It’s the last afternoon of the Michael Palin Centre ‘intensive’ (that’s a two week intensive group therapy course for 10 to 14 year old children who stammer and their parents, supported by Action for Stammering Children).  And it has been intense……..but in a good way.

Intensely moving to see young people, whose only way of coping with their stammer was to hide it away, now talking openly about it – to their families, their friends, even on Twitter and Instagram.

Intensely encouraging to hear parents tell how their children will no longer let them order their food for them in a restaurant, or answer questions on their behalf.

Intensely powerful to see children and parents alike open their eyes to new possibilities for the future – broader horizons where stammering does not restrict their choices of subjects to be studied, pastimes to be pursued, jobs to be trained for. Not because they are no longer stammering, but because they know they can do all those things, whether or not they stammer.

And intensely humbling to hear from our visitors – Ed Balls, Ollie Dimsdale and Alistair Barr, all of whom stammer and have achieved huge success in their chosen field, all of which involves lots of talking and all of whom are shining lights for the rest of us. When Ollie Dimsdale was asked how he has succeeded as an actor even though he stammers, he said we only had to look at heroes of the Invictus Games to see greater examples of overcoming adversity, and if those guys could do it – why not the rest of us?

This group of children are heroes, leaving us today with their fabulously supportive parents, to take back into their everyday lives their new skills, their new determination and confidence and to start living the lives they were meant to.

Being open about stammering

Michael Palin Centre ready for International Stammering Awareness Day
Michael Palin Centre ready for International Stammering Awareness Day

Do you know anyone (or anyone else) who stammers? Probably yes, if you are reading this, but Joe Public might well say no, they don’t, it isn’t that common, is it? But chances are you do know a number of people who stammer, but they manage to keep it hidden. Some people lead successful lives while hiding their stammer. They keep a low profile at school but do well in exams, get a job that may not involve too much talking, become known as good listeners in social situations. But for others, the cost of hiding your stammer is significant. You have a gift for language but cannot show this off as you say the minimum. You know the answers in class but keep your hand down. You don’t apply for that promotion because you know it involves an interview. You tie yourself (and your listener) up in knots trying to say something without using words that beginning with a letter you always get stuck on. We have a group of boys here on an intensive therapy course who are considering their options – to continue to hide their stammer or to risk being more open about it. And it feels very risky. But these are courageous young people who know that their horizons might just be wider…………. Ed Balls MP came to visit them this morning and told them of his experiences of being more open, of taking the stammer out of the box. Ed has risked doing this on national television, in the House of Commons – tough audiences. He really inspired the children, one of whom later said “I’ve always put it in a box, but will definitely take it out more”. Today is International Stuttering Awareness Day when we want the world to know and understand about stammering. We are supporting young people to be brave, be themselves and realise their potential with or without their stammer. You are the people who will see that happen. And the world will be a better place because of it.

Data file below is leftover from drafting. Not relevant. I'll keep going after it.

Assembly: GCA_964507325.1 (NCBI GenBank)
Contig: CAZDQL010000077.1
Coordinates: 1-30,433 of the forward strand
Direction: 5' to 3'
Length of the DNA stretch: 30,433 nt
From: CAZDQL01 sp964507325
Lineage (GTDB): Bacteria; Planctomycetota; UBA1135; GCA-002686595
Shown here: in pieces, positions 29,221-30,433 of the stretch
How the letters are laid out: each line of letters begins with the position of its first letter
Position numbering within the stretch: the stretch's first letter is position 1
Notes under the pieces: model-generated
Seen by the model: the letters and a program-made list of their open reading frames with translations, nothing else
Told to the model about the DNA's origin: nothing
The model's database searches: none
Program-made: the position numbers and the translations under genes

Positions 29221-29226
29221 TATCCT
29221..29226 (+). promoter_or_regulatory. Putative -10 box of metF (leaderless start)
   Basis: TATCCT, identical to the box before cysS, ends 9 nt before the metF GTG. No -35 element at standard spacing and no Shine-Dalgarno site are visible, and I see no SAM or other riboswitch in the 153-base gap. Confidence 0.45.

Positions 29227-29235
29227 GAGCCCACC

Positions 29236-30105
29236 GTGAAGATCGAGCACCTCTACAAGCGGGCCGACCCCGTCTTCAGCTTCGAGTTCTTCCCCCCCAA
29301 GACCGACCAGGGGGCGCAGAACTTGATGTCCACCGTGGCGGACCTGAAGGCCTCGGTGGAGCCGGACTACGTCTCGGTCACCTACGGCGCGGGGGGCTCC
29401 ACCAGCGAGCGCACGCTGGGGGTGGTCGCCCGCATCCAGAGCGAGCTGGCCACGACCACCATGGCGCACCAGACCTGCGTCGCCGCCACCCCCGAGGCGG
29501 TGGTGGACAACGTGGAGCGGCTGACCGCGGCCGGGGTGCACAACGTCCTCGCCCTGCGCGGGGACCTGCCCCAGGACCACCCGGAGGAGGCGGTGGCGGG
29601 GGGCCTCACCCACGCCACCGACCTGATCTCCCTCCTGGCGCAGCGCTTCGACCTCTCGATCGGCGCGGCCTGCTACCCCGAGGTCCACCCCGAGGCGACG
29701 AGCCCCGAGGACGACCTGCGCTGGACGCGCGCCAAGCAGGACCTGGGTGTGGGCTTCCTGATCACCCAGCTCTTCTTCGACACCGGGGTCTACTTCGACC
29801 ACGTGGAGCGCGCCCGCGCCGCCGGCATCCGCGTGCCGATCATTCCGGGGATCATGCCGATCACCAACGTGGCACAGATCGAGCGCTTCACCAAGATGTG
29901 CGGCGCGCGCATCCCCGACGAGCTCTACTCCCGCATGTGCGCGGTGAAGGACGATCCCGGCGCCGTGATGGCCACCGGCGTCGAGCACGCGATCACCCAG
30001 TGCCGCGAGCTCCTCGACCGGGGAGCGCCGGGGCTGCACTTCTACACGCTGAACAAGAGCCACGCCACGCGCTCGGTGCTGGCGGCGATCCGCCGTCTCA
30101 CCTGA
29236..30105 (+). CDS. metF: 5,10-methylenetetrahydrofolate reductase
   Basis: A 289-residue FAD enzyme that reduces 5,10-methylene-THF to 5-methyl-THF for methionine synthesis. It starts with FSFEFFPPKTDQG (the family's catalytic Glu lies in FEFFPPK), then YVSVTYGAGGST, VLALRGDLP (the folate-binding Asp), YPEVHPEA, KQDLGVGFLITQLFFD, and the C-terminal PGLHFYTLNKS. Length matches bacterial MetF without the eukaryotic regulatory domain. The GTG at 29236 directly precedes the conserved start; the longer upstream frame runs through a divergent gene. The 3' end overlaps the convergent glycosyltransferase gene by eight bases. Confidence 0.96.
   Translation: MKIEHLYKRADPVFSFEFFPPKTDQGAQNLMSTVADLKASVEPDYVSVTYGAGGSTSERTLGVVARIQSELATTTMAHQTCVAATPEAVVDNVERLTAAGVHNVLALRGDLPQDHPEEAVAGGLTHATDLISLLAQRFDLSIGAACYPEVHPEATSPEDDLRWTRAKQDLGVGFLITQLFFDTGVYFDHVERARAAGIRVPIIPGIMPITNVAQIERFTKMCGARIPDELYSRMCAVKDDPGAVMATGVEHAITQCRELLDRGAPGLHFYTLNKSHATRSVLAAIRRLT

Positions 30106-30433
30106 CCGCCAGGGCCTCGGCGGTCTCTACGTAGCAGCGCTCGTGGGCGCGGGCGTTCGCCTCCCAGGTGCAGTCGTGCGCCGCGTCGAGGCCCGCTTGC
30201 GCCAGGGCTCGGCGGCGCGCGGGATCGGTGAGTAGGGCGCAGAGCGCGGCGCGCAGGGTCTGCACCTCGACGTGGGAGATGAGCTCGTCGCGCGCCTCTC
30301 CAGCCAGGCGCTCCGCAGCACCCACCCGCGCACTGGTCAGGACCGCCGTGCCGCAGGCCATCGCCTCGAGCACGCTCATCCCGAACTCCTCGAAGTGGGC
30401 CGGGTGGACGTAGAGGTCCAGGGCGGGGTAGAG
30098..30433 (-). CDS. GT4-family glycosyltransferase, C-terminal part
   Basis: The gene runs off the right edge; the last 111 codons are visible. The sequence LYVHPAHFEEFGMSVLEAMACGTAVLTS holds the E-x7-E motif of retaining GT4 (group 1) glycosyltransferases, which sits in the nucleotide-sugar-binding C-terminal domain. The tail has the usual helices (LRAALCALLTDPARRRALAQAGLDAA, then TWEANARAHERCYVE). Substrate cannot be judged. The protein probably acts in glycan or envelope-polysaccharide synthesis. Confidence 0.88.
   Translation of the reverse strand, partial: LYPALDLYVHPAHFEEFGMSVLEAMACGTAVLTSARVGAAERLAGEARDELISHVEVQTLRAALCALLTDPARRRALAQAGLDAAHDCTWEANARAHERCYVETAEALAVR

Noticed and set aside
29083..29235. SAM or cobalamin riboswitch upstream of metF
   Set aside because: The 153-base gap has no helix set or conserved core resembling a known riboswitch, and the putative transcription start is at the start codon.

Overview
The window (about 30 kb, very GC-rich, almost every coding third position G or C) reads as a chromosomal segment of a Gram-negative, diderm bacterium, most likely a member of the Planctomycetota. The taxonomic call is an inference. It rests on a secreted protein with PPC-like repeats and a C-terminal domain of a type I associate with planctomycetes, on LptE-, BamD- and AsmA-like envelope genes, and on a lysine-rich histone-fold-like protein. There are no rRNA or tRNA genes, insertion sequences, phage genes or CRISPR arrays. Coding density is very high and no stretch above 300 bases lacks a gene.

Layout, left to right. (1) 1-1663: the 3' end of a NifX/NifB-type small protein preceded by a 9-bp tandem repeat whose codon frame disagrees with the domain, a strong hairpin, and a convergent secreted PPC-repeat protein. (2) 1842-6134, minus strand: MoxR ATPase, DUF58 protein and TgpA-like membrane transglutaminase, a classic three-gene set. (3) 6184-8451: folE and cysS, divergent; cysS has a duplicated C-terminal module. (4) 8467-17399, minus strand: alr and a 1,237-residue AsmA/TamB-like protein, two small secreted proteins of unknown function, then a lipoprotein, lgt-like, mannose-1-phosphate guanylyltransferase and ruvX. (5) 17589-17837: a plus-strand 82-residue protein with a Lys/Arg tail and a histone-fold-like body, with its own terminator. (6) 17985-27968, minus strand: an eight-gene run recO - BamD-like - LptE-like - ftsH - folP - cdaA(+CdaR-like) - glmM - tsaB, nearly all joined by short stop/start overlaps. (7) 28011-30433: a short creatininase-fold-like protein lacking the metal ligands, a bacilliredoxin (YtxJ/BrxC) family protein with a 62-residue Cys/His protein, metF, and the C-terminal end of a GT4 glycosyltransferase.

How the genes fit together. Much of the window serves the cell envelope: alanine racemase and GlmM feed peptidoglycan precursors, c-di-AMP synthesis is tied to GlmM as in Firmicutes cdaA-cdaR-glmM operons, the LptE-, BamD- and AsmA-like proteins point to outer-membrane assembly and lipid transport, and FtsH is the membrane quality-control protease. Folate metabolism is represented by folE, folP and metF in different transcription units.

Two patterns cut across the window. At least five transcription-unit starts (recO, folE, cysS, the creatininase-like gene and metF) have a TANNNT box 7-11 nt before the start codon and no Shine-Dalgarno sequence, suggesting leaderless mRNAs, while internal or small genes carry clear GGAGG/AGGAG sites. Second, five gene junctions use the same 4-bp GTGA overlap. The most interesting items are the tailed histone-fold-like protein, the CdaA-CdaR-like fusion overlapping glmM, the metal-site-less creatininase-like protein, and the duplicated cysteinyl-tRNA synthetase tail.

Children who Stammer Make Some Noise (and so do Michael and Ed!)

October 9th has been an extraordinary day for the Michael Palin Centre.

A number of London radio stations, such as Heart, LBC, Capital and Smooth have today launched a new charity called ‘Make Some Noise’. One of the benefitting charities is Action for Stammering Children, which supports the Michael Palin Centre. Over the past few weeks we have played host to a number of radio presenters who wanted to see our work and meet the young people, and we have been to the radio studios to make some recordings.

This morning Michael Palin and Ed Balls talked on Nick Ferrari’s LBC show about our work with children who stammer and a number of the recordings of the young people at the Centre were aired. Another presenter, Matt Wilkinson spoke of his own struggles with stammering as a child and featured more clips of children and a therapist talking. Capital Radio’s Pandora also featured our work. This afternoon two of the children and a therapist are going to the LBC studio to be interviewed by Clive Bull for his show this evening.

A wonderful opportunity to raise the profile of Action for Stammering Children and the Michael Palin Centre. And for our young people – five minutes of fame!